Cardinal Pietro Parolin, Vatican secretary of state, is seen in a file photo from Oct. 6, 2023. CNS photo/Lola Gomez

Top Vatican cardinal says Pope Francis' reforms will continue

  • April 25, 2024

The reform projects launched by Pope Francis -- reforming not just institutions like the Roman Curia, but attitudes and pastoral approaches -- will not be reversed, even though some may take different forms in the future, said Cardinal Pietro Parolin, Vatican secretary of state.

Ongoing discernment, "which is not simply intuition but the fruit of continual prayer in the Spirit," will show the church "how to continue and what to make institutional," the cardinal said April 24 at a book presentation. But "precisely because it is the action of the Spirit there can be no reversal."

The Italian book, "Five Questions that Agitate the Church," was written by Ignazio Ingrao, the chief Vatican correspondent for TG1, Italy's main news program.

The fifth question he posed was: What will happen to the reforms undertaken by Pope Francis?

The other four questions in the book are: To whom does the church speak today? How can the church respond to the decline in religious practice? Is openness to the laity and women real or just a facade? How can the church speak to modern people about gender, the beginning of life and end of life?

Speaking at Italy's Ministry of Culture, Cardinal Parolin presented the book's questions and content without going into detail about how he would respond to the questions or even whether he believed those were the key questions facing the church.

Focusing on the book's last question, the cardinal quoted James 5:7: "Be patient, therefore, brothers, until the coming of the Lord. See how the farmer waits for the precious fruit of the earth, being patient with it until it receives the early and the late rains."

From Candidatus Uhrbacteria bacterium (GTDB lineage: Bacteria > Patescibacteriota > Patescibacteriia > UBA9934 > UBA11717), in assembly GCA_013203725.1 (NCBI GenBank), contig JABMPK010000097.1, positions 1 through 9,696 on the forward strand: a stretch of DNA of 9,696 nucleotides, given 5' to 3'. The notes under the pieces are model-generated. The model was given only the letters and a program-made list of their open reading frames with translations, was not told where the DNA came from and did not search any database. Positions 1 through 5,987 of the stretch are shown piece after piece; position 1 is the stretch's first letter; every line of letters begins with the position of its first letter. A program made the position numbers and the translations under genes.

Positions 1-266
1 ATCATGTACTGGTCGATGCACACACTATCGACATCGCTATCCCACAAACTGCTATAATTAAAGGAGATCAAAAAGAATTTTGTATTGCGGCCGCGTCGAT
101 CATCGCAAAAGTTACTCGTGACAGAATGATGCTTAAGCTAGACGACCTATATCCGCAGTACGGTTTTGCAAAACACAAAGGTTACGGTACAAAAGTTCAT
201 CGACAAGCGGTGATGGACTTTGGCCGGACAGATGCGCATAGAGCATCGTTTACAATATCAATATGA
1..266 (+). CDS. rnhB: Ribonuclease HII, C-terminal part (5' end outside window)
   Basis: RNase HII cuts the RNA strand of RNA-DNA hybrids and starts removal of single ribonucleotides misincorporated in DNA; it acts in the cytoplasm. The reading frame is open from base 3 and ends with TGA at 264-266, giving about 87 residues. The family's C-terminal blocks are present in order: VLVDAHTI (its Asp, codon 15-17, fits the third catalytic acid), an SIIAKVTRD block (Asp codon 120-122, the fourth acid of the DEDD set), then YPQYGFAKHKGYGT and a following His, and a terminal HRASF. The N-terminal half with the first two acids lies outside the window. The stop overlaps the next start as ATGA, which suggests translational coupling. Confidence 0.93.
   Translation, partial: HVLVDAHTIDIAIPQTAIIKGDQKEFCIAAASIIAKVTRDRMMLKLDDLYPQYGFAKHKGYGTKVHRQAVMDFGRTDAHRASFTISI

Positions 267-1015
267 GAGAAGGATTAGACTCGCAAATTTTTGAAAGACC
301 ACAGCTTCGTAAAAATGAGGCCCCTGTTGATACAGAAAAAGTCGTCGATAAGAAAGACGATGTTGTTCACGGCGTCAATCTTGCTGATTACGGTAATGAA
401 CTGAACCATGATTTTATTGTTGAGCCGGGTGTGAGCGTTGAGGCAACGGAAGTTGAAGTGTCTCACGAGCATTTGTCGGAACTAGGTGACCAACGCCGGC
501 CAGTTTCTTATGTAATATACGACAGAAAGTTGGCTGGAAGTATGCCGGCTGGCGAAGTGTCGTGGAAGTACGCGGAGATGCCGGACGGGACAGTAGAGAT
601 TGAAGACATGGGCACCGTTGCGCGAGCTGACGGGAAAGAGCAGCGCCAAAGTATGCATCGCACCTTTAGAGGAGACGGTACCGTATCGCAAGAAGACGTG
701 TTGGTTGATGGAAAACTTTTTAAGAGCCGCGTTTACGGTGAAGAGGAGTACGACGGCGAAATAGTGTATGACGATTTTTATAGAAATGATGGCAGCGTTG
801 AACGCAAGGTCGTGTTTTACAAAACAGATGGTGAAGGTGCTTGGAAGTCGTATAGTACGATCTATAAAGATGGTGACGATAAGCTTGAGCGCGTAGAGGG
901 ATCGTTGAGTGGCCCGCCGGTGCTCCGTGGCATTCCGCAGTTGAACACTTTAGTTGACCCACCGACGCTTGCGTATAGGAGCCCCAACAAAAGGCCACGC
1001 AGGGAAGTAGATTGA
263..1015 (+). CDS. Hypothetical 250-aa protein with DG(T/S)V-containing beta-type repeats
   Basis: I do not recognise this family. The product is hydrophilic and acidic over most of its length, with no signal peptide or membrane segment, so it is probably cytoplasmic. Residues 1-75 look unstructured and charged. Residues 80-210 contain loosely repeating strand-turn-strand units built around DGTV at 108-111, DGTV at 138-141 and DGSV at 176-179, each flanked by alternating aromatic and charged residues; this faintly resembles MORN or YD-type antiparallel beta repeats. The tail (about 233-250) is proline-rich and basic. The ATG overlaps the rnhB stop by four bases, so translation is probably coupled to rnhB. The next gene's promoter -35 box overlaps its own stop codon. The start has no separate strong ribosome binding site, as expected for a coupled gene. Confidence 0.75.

"We know that the church is 'semper reformanda' (always reforming) in the sense that it always must be brought back to its proper form," he said, because -- as the Second Vatican Council taught -- while the church is always holy, it always needs purification because it embraces sinners.

Cardinal Parolin said that the book's title, with its reference to agitation, invites readers to consider the questions "with the awareness and prudence with which we approach situations that are turbulent or frightening," but also with trust in the Lord like the disciples had when they were in the boat tossed on the waves of the Sea of Galilee.

Differences and difficulties "can be read not only as agitations or dangers," the cardinal said, "but also as opportunities. They are part of God's wise pedagogy, how he educates us, helps us mature and make progress. They help us understand that we disciples also have a continual need to be corrected because we can have an illusion that our ministry -- and the church itself -- is safe from any inadequacy."

"On this point," he said, "Pope Francis has made and continues to make very relevant reflections. Yet we -- unlike the disciples on the boat, who were still immersed in the pre-Easter phase of the story of Jesus -- we know that the Holy Spirit, that is, the breath of God given by Jesus on the cross and then on the day of Pentecost, makes the church able to resist the climate of cultural upheaval and able to resist the sins of the men and women who are its members."

"Despite so many difficulties we experience, so many tensions that are part of everyday life, we know that we have fixed points, which will not fail," Cardinal Parolin said.

The book, the cardinal said, suggests there exists a kind of "theology of the desk" that relies only on "cold logic" and ignores real-life pastoral situations.

The author cites as a reaction against that absolutism the Dicastery for the Doctrine of the Faith's declaration "Fiducia Supplicans," which was published in December and opened the possibility for priests and other ministers to give non-liturgical blessings to gay and other couples not married in the church.

Cardinal Parolin told the audience that even Cardinal Víctor Manuel Fernández, prefect of the doctrinal dicastery, recognizes "the text is open to being made more precise, enriched and improved, and, perhaps, to being enlightened better by the teaching of Pope Francis."

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